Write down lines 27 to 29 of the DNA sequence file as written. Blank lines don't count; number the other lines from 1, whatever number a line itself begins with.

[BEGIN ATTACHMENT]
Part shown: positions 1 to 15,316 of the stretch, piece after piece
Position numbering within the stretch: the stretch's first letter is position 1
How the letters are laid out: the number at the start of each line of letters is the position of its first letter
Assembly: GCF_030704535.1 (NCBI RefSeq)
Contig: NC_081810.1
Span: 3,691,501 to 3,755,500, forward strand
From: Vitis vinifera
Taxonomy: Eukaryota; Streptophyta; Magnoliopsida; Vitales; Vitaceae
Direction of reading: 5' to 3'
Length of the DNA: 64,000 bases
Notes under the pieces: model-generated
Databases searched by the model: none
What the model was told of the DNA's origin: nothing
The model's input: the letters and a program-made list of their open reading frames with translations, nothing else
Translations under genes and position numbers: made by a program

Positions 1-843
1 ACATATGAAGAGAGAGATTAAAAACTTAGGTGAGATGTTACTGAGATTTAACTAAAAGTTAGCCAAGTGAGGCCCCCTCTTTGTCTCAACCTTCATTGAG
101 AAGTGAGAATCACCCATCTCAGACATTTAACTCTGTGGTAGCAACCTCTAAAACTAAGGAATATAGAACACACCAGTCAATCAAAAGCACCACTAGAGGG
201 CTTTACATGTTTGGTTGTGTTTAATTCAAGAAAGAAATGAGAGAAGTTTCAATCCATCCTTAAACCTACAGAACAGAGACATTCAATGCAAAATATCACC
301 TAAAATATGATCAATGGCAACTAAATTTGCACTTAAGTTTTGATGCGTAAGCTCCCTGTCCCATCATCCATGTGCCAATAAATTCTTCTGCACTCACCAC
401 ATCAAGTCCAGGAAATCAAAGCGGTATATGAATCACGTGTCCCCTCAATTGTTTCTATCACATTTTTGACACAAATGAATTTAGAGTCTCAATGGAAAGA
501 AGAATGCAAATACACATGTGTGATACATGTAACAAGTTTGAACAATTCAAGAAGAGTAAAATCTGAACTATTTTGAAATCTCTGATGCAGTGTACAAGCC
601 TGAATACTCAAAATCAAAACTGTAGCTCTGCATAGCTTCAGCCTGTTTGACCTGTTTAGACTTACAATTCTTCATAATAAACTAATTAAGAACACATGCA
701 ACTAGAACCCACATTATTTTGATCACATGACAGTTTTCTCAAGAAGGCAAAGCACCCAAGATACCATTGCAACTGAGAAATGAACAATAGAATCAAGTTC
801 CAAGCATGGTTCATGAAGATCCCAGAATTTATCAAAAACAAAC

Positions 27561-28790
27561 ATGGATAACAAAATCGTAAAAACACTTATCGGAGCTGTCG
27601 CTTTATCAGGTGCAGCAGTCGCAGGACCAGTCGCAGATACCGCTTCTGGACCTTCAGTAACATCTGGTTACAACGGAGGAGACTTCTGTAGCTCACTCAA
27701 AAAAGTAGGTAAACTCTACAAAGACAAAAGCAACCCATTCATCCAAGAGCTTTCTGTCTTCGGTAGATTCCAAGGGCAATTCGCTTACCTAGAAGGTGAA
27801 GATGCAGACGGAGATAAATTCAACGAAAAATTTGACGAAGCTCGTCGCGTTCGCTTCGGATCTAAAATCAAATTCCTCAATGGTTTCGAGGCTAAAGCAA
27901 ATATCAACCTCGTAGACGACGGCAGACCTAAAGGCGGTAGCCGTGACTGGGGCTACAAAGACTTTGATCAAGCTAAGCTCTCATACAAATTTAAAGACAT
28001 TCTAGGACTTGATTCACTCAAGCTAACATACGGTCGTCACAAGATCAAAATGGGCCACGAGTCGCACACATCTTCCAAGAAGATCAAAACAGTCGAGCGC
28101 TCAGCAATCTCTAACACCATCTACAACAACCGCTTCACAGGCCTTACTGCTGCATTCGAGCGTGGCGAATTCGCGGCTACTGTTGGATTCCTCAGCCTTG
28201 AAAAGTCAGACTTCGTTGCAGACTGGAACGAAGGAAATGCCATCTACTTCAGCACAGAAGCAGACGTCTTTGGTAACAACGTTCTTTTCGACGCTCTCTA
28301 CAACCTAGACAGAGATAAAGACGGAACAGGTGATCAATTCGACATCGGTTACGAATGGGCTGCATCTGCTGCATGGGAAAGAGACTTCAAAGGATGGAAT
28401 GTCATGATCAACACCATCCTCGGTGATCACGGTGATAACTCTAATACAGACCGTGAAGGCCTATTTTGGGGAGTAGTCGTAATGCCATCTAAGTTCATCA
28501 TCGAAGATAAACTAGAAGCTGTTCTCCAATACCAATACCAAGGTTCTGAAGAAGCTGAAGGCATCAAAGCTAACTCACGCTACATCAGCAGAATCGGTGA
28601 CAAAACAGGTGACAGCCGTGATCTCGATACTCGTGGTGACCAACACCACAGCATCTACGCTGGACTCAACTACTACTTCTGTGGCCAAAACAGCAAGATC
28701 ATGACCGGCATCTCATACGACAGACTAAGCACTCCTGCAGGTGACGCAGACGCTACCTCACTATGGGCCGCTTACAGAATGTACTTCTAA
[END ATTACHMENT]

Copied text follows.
27561 ATGGATAACAAAATCGTAAAAACACTTATCGGAGCTGTCG
27601 CTTTATCAGGTGCAGCAGTCGCAGGACCAGTCGCAGATACCGCTTCTGGACCTTCAGTAACATCTGGTTACAACGGAGGAGACTTCTGTAGCTCACTCAA
27701 AAAAGTAGGTAAACTCTACAAAGACAAAAGCAACCCATTCATCCAAGAGCTTTCTGTCTTCGGTAGATTCCAAGGGCAATTCGCTTACCTAGAAGGTGAA